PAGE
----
This also allows them to look past the perceived ‘status’ of a horse and assess the runner on its merits for that particular race without being clouded by supposed ‘Group 1’ race standards.
“Status is a big factor in markets in these races and can skew the market to offer betting opportunities,” Lambourne added.
— Sky Racing (@SkyRacingAU) June 25, 2016
“The higher the ‘status’ of a runner or race, the more likely the pool is to contain uneducated money.
“Of course, the Group 1 status and prize money also makes these races an obvious ‘target’ for trainers and connections and punters can read into that as a signal of intent.
“But in the main the heavy duty professional punters are not swayed by reputation. They are not overawed by the occasion – the money will talk.”
Azkadellia’s position in Saturday’s Tiara market was a clear reflection of ‘status’. Early markets saw her initial favouritism reinforced by small bets before bigger players expressed concern about her lead up form and true chances in the event on race day.
One professional punter who had been unswayed by Azkadellia throughout her Brisbane campaign was John McLeod.
After watching Azkadellia compete in the ”gut-busting” Doomben 10,000, McLeod knew that her second placing in the Group 1 event would be a weaker form line than what it appeared on paper.
“The idea that any race is a Group 1 is definitely a starting point, but at the same time it is just a certain race like any other,” McLeod said.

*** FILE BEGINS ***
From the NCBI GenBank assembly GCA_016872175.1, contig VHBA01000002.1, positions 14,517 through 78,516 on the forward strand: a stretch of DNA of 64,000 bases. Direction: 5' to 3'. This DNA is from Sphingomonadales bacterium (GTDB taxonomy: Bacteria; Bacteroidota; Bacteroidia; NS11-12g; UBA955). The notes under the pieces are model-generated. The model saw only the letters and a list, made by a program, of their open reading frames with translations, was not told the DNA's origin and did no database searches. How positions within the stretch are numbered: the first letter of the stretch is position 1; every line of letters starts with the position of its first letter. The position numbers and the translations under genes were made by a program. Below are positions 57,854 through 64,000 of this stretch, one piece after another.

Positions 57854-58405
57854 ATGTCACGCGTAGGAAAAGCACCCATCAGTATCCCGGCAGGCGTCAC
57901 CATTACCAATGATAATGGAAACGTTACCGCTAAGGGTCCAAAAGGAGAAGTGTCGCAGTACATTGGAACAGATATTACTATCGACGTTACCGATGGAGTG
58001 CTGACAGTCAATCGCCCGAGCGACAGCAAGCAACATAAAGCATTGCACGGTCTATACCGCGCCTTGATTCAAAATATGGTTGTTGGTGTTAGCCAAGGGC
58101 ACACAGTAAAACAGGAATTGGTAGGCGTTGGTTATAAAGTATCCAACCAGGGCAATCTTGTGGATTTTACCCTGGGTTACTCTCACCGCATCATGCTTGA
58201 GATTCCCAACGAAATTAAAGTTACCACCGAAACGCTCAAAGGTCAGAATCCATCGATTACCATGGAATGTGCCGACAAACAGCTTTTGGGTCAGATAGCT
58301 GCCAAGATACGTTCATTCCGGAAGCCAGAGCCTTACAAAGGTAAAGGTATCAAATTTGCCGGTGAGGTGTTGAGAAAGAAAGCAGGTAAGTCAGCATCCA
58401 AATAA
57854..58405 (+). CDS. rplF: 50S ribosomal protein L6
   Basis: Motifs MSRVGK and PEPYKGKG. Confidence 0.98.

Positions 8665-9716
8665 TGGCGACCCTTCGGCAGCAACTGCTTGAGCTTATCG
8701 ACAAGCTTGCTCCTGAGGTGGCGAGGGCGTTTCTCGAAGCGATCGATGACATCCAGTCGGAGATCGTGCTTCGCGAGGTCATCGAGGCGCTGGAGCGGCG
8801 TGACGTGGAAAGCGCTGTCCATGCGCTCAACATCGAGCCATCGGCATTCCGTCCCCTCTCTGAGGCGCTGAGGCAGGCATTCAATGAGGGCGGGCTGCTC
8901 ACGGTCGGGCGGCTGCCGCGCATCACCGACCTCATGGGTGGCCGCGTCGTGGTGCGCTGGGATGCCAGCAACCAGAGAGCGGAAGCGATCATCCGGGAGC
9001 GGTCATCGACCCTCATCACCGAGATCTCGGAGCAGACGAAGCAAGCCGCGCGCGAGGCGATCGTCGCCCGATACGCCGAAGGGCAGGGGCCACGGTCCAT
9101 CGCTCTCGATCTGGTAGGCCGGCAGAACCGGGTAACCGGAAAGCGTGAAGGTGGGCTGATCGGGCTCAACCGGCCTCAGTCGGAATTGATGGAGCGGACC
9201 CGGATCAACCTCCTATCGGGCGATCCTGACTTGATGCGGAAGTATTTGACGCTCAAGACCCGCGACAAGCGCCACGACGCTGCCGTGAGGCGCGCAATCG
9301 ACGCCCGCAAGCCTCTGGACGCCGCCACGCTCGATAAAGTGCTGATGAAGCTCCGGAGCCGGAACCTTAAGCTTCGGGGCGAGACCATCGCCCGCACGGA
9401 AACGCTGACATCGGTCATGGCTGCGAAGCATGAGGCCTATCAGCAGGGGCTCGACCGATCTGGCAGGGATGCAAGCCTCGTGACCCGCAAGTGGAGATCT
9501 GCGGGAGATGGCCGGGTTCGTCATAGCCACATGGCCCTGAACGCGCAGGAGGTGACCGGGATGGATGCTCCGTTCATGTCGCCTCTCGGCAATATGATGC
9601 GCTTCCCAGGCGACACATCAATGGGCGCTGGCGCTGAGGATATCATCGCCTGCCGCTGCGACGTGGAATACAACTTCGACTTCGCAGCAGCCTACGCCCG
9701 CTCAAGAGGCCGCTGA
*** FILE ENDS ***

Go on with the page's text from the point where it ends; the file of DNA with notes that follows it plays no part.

“We have different criteria to work out if the quality stands up from one race to the next, then we work from there.
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“A race like the Tiara, it is obvious it can’t stand up, but neither can the Doomben 10,000. We knew it wasn’t going to for horses like Azkadellia which were going to go on to other races.
“It (the 10,000) was a really strange race won by a horse which is not Group 1 standard and that’s not ideal.”
McLeod’s position was supported by a number of other professional punters when approaching the Tiara, with all agreeing it would be almost impossible for Azkadellia to run close to her career-best rating off a poor – albeit
‘Group 1 standard’ – preparation.
With a number of other runners performing below their best, and Miss Cover Girl’s victory coming via the cape, Lambourne agreed with McLeod’s assertion about the Tiara form going forward.
“Clearly this is a race that can ‘fall off the cliff ‘at any time,” Lambourne said.
“Everyone was quite aware before the race on Saturday that it was lacking in quality. When you marry that with the track playing silly buggers, you have a relatively useless form race.
“Some aspects of the form will be worthwhile, such as the horses heavily disadvantaged, but that’s tempered by the fact that it was a low-grade group race.
“Your top tier Group 1s suffer because we’ve got these other dodgy ones that carry the same label. They diminish the lustre of the real ones.”
– Matthew Taylor. Twitter: @MattyA_Taylor